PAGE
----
Sam Mitchell needs to be relieved of his duties and a smarter and more disciplined coach needs to be brought in. Mitchell needs a lot of talent around him to be successful, we don’t have that. We need a coach who can help the players because we don’t have the players that can help the coach.

Thanks for reading the blog this year. I’ve enjoyed writing every post and appreciate every comment from all the posters. I’ll let you guys know what the off-season plans, I got some ideas and it should be fun. Either way, the posts will be flowing.

Posted in Raptors, Sports | Tagged: , , , , , | 77 Comments »

Just win, baby!

Posted by Arsenalist on April 28, 2008

For all practical purposes this series is over, the chance of a Raptors series win is 1.69% since only 2 out of 118 teams have come back to win after taking a a 3-1 deficit on the road. I can also guarantee you that those two teams didn’t have a defense that could be broken down by a simple pump-fake at the three point line, nor did they get cold feet with less than 5 minutes left in the fourth quarter. However, it is what it is, the Raptors in a truly “must win” game. It’ll be a chance to see if this team finally leaves it all on the floor and plays with that passion, grittiness and intensity that’s been lacking all season. Desperate times call for desperate measures so if nothing else we’ll see which of these Raptors desperately wants to win.

Jamario Moon is good to go so the Raptors will be putting out the same lineup that’s kept them in it for two games in a row. The deciding factors will be the same as they have been all series, preventing their G/F’s from breaking us down and picking out shooters along with closing out said shooters when the defense does collapse. Boxing out Dwight Howard should be a no-brainer and a given but given how poorly the Raptors have covered him on the defensive boards in this series, it’s probably a good idea that Sam Mitchell make this priority #1 on the old blackboard. I think at this point in the series both teams know what they need to do to win and its a question of execution.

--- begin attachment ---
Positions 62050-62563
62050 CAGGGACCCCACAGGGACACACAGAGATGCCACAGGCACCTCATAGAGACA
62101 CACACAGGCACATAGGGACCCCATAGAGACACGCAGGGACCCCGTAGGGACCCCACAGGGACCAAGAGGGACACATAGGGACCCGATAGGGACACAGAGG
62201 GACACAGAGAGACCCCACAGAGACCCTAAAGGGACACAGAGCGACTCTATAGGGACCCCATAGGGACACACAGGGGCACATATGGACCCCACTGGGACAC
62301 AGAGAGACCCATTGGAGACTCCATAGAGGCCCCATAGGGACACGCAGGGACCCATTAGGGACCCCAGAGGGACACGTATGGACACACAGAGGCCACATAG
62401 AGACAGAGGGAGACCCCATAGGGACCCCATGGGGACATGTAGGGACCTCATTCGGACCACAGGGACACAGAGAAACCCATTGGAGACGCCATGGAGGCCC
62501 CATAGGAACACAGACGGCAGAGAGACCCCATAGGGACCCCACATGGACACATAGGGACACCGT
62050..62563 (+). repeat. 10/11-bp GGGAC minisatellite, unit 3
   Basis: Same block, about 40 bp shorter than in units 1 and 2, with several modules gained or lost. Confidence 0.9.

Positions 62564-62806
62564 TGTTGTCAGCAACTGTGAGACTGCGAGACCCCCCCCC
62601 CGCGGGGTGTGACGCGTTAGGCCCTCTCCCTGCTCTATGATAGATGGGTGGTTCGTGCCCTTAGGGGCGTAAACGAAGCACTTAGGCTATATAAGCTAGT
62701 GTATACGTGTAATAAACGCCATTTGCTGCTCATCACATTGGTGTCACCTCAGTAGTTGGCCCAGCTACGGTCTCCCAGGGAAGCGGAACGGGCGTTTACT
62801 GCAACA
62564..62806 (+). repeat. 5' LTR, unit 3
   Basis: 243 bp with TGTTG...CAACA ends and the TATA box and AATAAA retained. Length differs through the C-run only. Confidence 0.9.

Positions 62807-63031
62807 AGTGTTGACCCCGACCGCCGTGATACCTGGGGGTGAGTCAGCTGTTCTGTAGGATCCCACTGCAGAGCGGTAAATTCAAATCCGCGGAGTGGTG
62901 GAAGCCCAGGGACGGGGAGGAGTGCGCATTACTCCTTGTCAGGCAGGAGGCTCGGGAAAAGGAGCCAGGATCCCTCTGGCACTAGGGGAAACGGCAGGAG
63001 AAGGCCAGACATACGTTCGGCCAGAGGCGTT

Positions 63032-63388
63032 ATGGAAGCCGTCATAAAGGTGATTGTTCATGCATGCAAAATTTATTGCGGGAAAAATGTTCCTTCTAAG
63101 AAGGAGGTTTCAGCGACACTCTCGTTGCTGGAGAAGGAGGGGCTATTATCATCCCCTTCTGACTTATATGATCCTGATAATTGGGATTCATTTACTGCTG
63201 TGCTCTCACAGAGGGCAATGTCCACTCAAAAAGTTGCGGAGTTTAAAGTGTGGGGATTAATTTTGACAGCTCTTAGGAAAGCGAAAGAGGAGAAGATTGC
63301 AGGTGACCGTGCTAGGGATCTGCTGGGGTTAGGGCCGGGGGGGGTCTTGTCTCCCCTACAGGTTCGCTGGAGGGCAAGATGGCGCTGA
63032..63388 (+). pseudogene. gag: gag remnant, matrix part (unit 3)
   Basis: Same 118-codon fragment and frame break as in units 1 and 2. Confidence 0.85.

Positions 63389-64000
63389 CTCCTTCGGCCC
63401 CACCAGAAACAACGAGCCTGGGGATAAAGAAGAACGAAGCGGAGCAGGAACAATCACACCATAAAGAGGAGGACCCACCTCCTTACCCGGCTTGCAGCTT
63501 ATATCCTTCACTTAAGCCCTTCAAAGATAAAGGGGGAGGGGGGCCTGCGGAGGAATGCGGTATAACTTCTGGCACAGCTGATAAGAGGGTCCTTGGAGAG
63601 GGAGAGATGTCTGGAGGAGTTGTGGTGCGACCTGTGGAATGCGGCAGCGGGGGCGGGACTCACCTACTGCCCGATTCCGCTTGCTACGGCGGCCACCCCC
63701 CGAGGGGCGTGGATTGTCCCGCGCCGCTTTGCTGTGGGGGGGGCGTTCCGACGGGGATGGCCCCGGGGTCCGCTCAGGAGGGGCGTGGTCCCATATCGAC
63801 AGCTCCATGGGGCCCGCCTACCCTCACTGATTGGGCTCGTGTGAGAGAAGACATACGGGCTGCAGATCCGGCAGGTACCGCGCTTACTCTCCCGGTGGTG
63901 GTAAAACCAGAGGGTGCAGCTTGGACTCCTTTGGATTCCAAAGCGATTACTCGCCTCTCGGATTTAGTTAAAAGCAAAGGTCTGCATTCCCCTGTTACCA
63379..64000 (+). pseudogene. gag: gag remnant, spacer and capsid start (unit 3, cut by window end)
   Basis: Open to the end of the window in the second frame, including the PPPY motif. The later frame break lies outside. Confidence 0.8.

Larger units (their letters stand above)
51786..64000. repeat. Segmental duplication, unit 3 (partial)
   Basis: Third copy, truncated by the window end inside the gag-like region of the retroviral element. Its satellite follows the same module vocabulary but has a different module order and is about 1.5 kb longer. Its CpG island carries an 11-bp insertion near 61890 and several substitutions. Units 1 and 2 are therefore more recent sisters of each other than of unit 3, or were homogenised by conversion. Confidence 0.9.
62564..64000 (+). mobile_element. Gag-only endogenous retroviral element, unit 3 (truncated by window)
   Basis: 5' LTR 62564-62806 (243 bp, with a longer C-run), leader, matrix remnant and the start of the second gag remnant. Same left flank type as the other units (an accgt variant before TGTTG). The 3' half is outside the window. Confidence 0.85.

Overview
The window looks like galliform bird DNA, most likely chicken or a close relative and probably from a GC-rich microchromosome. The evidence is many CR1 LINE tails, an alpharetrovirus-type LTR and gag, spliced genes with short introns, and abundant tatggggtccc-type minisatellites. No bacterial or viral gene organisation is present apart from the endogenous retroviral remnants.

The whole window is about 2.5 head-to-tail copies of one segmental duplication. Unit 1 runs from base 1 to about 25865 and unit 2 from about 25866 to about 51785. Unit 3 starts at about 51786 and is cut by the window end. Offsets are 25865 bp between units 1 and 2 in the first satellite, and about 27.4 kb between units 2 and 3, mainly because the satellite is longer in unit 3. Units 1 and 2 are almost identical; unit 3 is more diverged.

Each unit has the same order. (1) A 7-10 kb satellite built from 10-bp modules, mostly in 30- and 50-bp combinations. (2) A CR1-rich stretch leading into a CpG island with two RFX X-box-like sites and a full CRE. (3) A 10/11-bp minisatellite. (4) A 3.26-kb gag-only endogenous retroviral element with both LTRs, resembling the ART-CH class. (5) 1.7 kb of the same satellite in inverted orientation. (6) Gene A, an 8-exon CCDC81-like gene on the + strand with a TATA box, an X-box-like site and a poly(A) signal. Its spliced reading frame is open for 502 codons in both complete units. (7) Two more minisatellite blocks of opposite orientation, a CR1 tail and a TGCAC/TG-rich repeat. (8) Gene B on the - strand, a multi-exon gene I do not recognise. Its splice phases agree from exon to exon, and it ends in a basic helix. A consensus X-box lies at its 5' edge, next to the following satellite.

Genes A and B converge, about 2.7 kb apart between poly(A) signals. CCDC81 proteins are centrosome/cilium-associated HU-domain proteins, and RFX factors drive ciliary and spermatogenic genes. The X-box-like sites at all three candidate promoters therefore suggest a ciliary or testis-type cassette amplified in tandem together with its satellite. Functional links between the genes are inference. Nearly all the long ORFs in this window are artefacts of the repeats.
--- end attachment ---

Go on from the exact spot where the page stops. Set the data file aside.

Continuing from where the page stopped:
In the same article linked above Chris Bosh is quoted as saying:

“We can’t rely on three-pointers, that doesn’t get you [far] in the playoffs. We know that.”

It’s a nice enough thought but the three-pointer is what this team is built on, if they’re going in we’ll have a shot at winning but if we’re shooting them at less than 30%, we’re going to lose. Plain and simple. It’s not as if though we have any wing players that can drive the ball effectively if the chucks aren’t falling. Anthony Parker needs three screens to get anywhere, Delfino can drive but will he choose to is a different matter and Jamario Moon’s taken it to the rim once all series. Asking these guys to play inside-out is like asking a pitcher to play the DH. So the Raptors better hope their threes are falling because they don’t have anything else to fall back on.

To bust out a cliche from the old cliche vault, we got to take it one game at a time. Sam Mitchell expects to bring the series back to Toronto but doesn’t specify exactly how he might do that. He’s basically optimistic because he believes that the Magic’s lead in the series is mostly attributable to a few key shots. The man does have a point there but isn’t every NBA game decided by a few key shots. There’s nothing that’ll make me believe that we’re going to be the team that’s going to hit those “key shots”.

If you’re made it this far into the post you obviously think the Raptors have some chance of winning this game. Here’s your reward for being a loyal Raptors fan.